Vilma pleased with new start in New Orleans Print
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Tuesday, 05 August 2008 13:55
NFL Headline News

 JACKSON, Miss. (AP) -Any lingering aggravation from Jonathan Vilma's difficult final season in New York is confined to the intermittent soreness in his surgically repaired right knee.
There's no hint of bitterness when the former Pro Bowl linebacker and two-time defensive captain discusses how and why his value to the Jets plummeted after Eric Mangini took over as head coach two years ago.
``It ended up working out better for both sides, me coming here,'' Vilma said after a recent training camp practice with his new team, the New Orleans Saints. ``I don't have any regrets.''
Vilma was the Jets' first-round draft pick in 2004 and became an immediate star. After making 118 tackles and three interceptions in his first season, he was named the Associated Press defensive rookie of the year. The next season, he was in on 187 tackles and was selected for the Pro Bowl.
In 2006, however, Mangini was hired and replaced the Jets' three-linebacker scheme with a four-linebacker formation that he knew from his time as an assistant with New England.
``Mangini came in and that's what he was accustomed to,'' said Vilma, who had never played in a 3-4 defense. ``He had won Super Bowls in that defense, so you can't fault him for wanting to go with that.''
The switch required Vilma, who is 6-foot-1, 230-pounds, to take on blocks from offensive linemen who easily outweighed him. What he lacked in size he sought to make up in quickness. Still, he wasn't the dominant linebacker he had been when he played behind four down linemen, who ate up more blockers at the line of scrimmage.
Vilma's tackle total fell to 116 in his third season, slightly lower than in his rookie year. Last year, a serious knee injury forced him to miss the last nine weeks of the season.
Vilma sensed he needed a change, and asked the Jets for permission to seek a trade. The Jets agreed, and Vilma lobbied for a deal with the Saints, who use the 4-3 alignment in which Vilma had thrived both in college at Miami and in his first two pro seasons.
New York accommodated Vilma, trading him to the Saints for a fourth-round pick and the possibility of a second- or third-round pick in 2009 if Vilma reaches certain playing incentives and signs an extension with New Orleans after this season, the final season on his current contract.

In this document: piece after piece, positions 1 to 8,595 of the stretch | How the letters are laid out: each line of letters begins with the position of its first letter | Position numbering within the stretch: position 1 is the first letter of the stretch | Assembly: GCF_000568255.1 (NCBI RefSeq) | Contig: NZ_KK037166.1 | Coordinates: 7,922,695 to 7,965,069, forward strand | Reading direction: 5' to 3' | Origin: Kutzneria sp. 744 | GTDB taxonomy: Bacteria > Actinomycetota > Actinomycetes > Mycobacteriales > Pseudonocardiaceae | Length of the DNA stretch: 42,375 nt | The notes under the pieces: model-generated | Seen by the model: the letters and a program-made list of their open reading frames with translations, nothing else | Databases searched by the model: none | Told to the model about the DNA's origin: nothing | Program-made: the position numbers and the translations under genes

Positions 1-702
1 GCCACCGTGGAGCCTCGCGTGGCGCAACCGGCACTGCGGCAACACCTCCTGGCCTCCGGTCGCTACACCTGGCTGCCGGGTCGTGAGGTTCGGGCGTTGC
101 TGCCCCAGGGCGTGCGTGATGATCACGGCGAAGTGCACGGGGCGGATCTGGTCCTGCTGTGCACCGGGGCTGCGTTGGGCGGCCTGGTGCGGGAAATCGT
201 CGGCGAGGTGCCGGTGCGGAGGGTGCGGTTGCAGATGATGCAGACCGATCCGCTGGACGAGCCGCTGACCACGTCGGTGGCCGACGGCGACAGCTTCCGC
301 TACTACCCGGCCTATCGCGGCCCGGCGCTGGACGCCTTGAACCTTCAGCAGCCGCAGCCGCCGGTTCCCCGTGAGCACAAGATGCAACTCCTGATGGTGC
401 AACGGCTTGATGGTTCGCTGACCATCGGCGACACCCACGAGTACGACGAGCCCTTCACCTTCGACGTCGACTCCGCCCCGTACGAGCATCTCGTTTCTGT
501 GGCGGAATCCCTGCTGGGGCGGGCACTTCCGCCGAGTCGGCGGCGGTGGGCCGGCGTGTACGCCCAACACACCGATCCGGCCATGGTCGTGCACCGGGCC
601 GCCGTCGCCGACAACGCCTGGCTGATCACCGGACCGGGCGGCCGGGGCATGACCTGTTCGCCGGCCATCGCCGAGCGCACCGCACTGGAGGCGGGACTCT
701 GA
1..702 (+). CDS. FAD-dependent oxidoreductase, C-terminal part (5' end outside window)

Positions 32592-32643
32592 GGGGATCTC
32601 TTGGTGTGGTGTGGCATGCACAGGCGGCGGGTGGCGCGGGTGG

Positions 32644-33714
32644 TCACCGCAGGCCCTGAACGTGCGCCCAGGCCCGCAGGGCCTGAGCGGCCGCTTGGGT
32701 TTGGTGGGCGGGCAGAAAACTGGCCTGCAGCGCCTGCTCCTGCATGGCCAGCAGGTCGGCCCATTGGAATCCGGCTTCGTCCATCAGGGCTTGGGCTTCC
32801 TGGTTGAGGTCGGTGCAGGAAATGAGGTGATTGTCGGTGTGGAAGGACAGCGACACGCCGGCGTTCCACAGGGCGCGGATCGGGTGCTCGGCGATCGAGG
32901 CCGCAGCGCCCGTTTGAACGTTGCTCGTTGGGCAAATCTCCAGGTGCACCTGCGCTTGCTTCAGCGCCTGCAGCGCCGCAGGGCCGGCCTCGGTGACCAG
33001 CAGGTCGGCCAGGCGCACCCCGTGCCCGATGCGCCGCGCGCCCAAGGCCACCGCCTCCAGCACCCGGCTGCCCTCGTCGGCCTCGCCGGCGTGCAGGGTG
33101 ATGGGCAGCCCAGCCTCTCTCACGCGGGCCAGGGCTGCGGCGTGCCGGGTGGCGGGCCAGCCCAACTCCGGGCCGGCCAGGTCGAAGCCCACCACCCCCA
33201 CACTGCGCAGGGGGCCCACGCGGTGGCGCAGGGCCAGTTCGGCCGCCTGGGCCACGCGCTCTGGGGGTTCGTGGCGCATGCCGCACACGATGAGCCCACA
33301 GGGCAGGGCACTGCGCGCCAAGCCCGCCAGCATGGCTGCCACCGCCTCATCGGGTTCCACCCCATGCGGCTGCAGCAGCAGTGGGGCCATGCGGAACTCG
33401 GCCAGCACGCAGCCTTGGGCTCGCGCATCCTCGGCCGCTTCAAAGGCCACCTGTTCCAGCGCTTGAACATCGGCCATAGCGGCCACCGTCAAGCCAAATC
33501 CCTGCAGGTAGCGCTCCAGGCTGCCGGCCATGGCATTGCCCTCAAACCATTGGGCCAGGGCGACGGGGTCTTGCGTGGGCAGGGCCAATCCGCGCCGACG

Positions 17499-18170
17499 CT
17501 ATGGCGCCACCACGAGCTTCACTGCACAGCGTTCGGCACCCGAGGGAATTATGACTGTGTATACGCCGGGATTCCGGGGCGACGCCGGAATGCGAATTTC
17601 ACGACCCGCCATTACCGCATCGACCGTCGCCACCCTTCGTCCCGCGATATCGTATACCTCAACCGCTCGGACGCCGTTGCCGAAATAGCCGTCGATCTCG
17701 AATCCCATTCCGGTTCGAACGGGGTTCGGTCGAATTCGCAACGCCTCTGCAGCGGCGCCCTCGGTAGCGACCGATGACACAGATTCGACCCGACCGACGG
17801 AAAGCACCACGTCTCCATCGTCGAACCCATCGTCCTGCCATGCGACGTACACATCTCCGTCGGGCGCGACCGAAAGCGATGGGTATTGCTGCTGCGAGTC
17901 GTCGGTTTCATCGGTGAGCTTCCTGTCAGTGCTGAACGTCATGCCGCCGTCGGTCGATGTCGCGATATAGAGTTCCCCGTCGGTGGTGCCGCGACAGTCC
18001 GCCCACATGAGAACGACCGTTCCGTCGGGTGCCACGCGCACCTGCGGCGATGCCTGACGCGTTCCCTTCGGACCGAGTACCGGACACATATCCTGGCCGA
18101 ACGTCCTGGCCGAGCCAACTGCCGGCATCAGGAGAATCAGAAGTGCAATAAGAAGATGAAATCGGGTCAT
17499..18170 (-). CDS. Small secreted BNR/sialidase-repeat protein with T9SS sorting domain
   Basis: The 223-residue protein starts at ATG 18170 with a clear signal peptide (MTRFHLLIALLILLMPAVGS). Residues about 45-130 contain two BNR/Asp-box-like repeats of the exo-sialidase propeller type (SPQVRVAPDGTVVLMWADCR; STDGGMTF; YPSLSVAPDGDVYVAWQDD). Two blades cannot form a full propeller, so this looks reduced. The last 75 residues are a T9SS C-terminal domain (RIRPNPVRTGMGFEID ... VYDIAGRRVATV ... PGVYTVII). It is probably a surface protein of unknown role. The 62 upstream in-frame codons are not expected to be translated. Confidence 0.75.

Vilma said it was more than the Saints' defensive system that attracted him to New Orleans.
``I looked at what happened last year when they started off 0-4 and ended the season (7-9),'' Vilma said. ``You do that and it says a lot about the character of your team, the character of the guys in the locker room. ... That really appealed to me, knowing that you got guys who care about their performance, about winning. And when those are the top priorities - winning and performing well - you can fix all the other things.''
The Saints saw Vilma as a player whose combination of talent and intelligence could help on the field and in the locker room.
Growing up in the Miami area, Vilma was taught to value education by his parents, who were Haitian immigrants.
His father, an accountant, told him he couldn't play football unless he had good grades. By the time he enrolled at Miami on a football scholarship, he needed little prodding to pursue a degree in finance.
``You're getting a free education. You might as well make the most of it,'' said Vilma, who now offers seminars to fellow pro athletes on managing their money and also lectures high school athletes on the importance of education.
Saints defensive captain and strongside linebacker Scott Fujita, who has undergraduate and graduate degrees from Cal-Berkeley, was impressed with Vilma right away.
``I know he's sharp,'' Fujita said. ``I could tell that the first time I talked to him.''
Vilma also has an interest in foreign languages. He speaks some German and grew up hearing his parents speak Creole French, which makes him a natural fit for New Orleans from a cultural standpoint as well.
Fujita said the Saints are eager to see how Vilma can help solidify their defense and don't worry about why they were able to acquire him without giving up much to the Jets.
``I feel fortunate for us to be in a position to bring in a guy like that and it's not a huge risk,'' Fujita said. ``Everybody knows the kind of production he had on the field in the past and everyone's excited about that.''
Vilma has been limited in practice during the early days of training camp and he won't play in the Saints' first exhibition game Thursday night in Arizona, which frustrates him. However, he said he is committed to being ready by opening day on Sept. 7, even if that means resting more than he would like now.
``If anybody on the Jets ever saw me take a day off, they were like, 'Uh-oh, what's wrong?' They knew that's not my style,'' Vilma said. ``The guys here don't know that. Hopefully, they'll get to know that.''
 

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